I will not have time to watch this. Imaginary numbers and complex numbers certainly do represent physically real relations, sometimes directly (as in Ross* or in Bob’s #4) and sometimes (as in Dennis’ class of application) indirectly. Michael remarked “I still feel like I have been conned.” Rand’s expression of what she had gathered of quantum mechanics and its extraneous, popular philosophical pufferies as of 1957 are voiced by Robert Stadler in a scene with Floyd Ferris on pages 340–48 of AS (hdbk, 1st ed.).*



#6 Michael Stuart Kelly

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Posted 01 March 2013 - 11:48 AM

Rand’s expression of what she had gathered of quantum mechanics and its extraneous, popular philosophical pufferies as of 1957 are voiced by Robert Stadler in a scene with Floyd Ferris on pages 340–48 of AS (hdbk, 1st ed.).*

 

Stephen,

 

I went to the link you posted, but instead of Robert Stadler, I got entangled in a transactional interpretation of quantum mechanics and something called a CFD, a contrafactual definiteness principle.

 

Now my brain hurts even more.

 

:)

 

Michael


Know thyself...


#7 dennislmay

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Posted 01 March 2013 - 12:58 PM

Rand’s expression of what she had gathered of quantum mechanics and its extraneous, popular philosophical pufferies as of 1957 are voiced by Robert Stadler in a scene with Floyd Ferris on pages 340–48 of AS (hdbk, 1st ed.).*

 

Stephen,

 

I went to the link you posted, but instead of Robert Stadler, I got entangled in a transactional interpretation of quantum mechanics and something called a CFD, a contrafactual definiteness principle.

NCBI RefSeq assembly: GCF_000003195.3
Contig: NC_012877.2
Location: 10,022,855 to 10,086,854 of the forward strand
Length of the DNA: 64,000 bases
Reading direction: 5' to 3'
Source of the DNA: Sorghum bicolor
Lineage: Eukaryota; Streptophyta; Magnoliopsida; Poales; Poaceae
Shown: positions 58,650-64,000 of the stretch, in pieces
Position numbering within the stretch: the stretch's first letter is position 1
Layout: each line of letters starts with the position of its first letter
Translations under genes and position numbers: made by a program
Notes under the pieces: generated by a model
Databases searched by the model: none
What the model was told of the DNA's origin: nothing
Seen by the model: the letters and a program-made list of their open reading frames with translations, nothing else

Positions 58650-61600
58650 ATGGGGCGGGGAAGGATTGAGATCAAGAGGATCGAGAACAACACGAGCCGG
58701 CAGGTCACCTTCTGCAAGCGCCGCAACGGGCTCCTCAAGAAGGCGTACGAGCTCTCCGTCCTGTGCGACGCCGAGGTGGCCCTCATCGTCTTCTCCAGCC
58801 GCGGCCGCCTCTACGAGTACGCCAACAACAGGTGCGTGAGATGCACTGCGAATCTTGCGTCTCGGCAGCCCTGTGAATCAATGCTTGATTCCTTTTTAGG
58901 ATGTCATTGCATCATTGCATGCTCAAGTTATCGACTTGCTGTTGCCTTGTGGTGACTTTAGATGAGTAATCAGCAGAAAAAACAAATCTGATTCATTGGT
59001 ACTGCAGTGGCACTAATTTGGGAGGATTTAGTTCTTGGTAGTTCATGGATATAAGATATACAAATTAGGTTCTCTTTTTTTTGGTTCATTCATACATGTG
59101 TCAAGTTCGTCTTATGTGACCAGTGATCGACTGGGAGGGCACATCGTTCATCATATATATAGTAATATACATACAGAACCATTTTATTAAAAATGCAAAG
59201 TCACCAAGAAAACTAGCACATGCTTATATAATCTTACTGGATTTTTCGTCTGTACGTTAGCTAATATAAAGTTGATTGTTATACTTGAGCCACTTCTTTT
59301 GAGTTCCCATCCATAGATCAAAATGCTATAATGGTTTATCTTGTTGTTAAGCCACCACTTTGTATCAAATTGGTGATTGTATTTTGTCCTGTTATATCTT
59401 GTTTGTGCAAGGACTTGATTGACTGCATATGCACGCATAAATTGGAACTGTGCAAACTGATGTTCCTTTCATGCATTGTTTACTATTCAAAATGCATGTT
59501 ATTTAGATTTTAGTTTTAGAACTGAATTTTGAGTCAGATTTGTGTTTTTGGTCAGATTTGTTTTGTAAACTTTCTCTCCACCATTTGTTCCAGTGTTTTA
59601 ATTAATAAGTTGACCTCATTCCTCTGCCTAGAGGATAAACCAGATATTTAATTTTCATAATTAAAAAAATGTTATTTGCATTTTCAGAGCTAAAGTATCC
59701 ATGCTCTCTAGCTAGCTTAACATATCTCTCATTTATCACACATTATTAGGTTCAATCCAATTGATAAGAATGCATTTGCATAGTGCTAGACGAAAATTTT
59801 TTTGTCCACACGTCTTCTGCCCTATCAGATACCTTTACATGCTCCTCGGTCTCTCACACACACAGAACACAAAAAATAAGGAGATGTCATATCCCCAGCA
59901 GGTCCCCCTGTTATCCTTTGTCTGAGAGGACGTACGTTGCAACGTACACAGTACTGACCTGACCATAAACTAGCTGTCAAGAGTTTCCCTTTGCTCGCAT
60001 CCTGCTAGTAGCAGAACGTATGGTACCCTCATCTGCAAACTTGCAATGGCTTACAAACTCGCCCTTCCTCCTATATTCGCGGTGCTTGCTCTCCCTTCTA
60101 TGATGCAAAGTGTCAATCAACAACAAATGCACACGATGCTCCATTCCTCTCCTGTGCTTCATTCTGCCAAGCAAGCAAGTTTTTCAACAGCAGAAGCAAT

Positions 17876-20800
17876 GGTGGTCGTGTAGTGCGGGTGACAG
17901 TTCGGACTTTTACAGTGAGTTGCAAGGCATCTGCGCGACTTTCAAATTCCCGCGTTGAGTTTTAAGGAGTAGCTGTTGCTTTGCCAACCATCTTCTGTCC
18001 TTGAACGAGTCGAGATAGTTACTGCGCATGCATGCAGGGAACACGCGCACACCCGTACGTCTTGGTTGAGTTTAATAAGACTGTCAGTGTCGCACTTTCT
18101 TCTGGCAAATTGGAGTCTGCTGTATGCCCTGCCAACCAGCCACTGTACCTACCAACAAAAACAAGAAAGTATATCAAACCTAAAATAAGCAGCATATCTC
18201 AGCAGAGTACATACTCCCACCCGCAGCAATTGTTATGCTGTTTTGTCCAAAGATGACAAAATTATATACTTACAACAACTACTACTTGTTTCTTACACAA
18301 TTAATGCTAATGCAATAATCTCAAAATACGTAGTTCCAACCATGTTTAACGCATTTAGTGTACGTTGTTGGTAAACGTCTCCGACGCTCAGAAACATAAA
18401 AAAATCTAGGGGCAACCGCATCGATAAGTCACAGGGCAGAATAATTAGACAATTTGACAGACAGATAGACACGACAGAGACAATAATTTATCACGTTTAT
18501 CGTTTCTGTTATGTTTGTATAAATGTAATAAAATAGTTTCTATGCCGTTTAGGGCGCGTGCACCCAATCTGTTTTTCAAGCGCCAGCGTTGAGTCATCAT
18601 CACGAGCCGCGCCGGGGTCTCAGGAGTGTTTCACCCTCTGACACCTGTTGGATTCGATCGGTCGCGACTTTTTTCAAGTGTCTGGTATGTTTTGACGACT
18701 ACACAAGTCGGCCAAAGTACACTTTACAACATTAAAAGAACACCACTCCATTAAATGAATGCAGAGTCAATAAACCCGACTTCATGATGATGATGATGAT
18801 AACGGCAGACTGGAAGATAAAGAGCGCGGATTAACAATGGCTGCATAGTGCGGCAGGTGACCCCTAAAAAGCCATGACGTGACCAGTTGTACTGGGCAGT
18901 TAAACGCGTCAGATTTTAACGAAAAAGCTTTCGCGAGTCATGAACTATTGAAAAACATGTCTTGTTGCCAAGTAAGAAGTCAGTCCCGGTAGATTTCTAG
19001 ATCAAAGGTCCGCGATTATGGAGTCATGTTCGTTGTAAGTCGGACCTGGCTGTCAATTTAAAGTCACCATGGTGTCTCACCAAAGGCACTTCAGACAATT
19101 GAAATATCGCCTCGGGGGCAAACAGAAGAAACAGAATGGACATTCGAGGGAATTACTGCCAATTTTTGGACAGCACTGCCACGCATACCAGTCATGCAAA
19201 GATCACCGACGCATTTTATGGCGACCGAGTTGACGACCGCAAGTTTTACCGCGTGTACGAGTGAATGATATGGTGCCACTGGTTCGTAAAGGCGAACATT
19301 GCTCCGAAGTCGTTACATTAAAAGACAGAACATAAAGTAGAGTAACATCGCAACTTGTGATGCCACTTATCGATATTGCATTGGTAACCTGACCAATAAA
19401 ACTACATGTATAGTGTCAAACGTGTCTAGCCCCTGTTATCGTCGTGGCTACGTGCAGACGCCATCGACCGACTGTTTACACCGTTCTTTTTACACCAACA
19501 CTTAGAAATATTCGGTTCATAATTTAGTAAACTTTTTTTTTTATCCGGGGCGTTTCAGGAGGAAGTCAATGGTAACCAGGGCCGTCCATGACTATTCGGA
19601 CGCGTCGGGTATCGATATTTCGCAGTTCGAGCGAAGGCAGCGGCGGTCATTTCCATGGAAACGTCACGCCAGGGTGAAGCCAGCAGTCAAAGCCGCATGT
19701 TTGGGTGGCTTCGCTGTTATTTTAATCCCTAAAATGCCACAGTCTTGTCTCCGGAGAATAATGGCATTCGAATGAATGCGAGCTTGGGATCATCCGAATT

Now my brain hurts even more.

 

:smile:

 

Michael

 

Is is very disappointing that some prominent Objectivists have indicated support for certain quantum theories going nowhere.

 

Dennis



#8 Michael Stuart Kelly

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Posted 01 March 2013 - 01:25 PM

Dennis,

 

I'm not worried about that.

 

I just want to see the Stadler example.

 

:)

 

Michael


Know thyself...


#9 BaalChatzaf

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Posted 01 March 2013 - 02:36 PM

 

Rand’s expression of what she had gathered of quantum mechanics and its extraneous, popular philosophical pufferies as of 1957 are voiced by Robert Stadler in a scene with Floyd Ferris on pages 340–48 of AS (hdbk, 1st ed.).*

 

Stephen,

 

I went to the link you posted, but instead of Robert Stadler, I got entangled in a transactional interpretation of quantum mechanics and something called a CFD, a contrafactual definiteness principle.

 

Now my brain hurts even more.

 

:smile:

 

Michael

 

Is is very disappointing that some prominent Objectivists have indicated support for certain quantum theories going nowhere.

 

Dennis

Maybe it is because the theories produce predictions corroborated by experiment and measurement.